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Ben Jones
Ben Jones, UK Lawyer
Category: Employment Law
Satisfied Customers: 49817
Experience:  Qualified Employment Solicitor - Please start your question with 'For Ben Jones'
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I presently employ a Part-Time PA/Assistant in my Office. She

Customer Question

I presently employ a Part-Time PA/Assistant in my Office. She works 17.5 hours per week, and has been Employed by the Firm since October 2010 (over 3 Years). In terms of Statutory Rights/Payment etc. what would be potentially the least problematic and most beneficial financial route for the Firm, Redundancy or Dismissal ? Pro's and Con's, in general terms.

With many thanks.
Submitted: 4 years ago.
Category: Employment Law
Expert:  Ben Jones replied 4 years ago.

Ben Jones :

Hello, my name is XXXXX XXXXX it is my pleasure to assist you with your question today. Do you have grounds to dismiss her?

JACUSTOMER-4cnf47e2- :

Yes, possibly, however, will you please respond in writing in general overall terms, to the question raised. Redundancy or Dismissal ?

Ben Jones :

Apologies for the slight delay, I experienced some temporary connection issues earlier on. All seems to be resolved now so I can continue with my advice.


First of all redundancy is a type of dismissal so you cannot compare redundancy with dismissal as the two are the same. What I think you mean is that one dismissal option is redundancy, although you may consider other types of dismissal too. These other options are misconduct, capability or some other substantial reason.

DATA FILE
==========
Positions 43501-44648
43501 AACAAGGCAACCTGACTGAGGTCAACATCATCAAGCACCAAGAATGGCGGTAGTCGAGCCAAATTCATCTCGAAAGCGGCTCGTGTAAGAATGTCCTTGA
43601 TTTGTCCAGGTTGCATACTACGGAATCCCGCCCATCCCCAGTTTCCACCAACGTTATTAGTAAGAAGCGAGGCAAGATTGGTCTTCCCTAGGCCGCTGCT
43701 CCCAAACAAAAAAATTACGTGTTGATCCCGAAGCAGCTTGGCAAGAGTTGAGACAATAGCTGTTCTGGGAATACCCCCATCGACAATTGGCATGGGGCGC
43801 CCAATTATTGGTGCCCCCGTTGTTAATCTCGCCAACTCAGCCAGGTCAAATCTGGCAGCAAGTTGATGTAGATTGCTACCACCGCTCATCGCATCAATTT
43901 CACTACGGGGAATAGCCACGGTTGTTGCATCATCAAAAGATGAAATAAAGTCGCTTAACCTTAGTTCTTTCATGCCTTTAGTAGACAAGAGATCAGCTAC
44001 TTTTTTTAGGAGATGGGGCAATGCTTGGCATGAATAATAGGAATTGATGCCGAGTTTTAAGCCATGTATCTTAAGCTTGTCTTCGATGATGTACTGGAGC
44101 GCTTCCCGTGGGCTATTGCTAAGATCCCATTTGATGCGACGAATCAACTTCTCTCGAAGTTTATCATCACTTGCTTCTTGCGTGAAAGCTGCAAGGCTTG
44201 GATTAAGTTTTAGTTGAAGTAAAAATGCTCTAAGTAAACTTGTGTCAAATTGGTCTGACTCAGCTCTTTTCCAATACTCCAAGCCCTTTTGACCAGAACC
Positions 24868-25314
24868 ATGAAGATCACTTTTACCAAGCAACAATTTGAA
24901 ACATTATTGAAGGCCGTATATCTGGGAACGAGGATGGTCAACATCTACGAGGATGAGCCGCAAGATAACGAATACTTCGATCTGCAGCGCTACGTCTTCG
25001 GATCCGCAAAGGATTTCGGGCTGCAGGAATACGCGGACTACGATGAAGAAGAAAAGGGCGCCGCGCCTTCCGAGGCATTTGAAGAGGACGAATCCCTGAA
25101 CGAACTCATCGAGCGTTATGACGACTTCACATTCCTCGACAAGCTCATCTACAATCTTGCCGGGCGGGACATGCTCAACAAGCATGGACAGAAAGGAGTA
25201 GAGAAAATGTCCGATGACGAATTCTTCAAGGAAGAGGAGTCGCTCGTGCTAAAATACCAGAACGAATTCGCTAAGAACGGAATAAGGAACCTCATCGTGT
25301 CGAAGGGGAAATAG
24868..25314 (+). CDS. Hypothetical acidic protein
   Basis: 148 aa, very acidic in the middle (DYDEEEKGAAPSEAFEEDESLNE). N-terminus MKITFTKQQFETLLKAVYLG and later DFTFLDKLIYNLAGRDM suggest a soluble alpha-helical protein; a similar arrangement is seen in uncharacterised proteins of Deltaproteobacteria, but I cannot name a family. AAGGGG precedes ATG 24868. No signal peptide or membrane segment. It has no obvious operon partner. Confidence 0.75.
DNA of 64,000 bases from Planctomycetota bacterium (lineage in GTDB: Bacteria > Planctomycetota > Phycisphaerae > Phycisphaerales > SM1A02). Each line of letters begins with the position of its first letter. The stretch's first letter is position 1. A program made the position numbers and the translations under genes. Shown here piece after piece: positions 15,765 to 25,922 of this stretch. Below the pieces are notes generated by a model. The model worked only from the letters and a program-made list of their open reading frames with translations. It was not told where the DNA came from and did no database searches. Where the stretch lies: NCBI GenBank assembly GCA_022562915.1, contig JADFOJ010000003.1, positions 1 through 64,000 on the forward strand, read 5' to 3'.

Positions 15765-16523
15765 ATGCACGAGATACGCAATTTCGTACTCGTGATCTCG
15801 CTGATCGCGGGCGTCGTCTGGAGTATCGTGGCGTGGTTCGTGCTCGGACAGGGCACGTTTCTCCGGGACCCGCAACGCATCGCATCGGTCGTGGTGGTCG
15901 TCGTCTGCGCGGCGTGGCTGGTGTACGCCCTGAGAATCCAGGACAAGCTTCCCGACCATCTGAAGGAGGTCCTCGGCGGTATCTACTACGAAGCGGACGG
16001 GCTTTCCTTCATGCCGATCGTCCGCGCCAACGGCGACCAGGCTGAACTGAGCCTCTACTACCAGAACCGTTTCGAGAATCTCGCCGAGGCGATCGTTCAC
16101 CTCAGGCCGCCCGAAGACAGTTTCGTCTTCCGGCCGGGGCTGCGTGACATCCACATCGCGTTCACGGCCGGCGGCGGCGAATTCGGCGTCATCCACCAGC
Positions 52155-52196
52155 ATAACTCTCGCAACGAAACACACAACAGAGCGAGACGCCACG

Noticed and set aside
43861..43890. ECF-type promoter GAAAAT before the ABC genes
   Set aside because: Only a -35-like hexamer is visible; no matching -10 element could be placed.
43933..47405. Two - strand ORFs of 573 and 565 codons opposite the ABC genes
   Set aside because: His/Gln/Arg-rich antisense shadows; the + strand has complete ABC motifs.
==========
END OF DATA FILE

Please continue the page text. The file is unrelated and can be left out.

Whatever reason you use you would need to justify it. The employee has enough service to be protected against unfair dismissal so you must be able to show that the method you rely on was genuine and fair and that a fair procedure was used. So you cannot for example use redundancy as a reason if no redundancy situation actually existed. Similarly, you cannot just dismiss her for misconduct if she had not been guilty of misconduct. Just picking a reason because it suits you, when it did not apply, can make the dismissal unfair so it would be irrelevant whether you chose redundancy, misconduct or any other reason for the dismissal.


So that is why I was asking whether you have grounds to dismiss her so I can provide more specific advice and guide you to what your best option may be.

Expert:  Ben Jones replied 4 years ago.
I have converted this to question and answer because I could not open the page. I will just need to consider this and prepare my advice if you can give me a short time?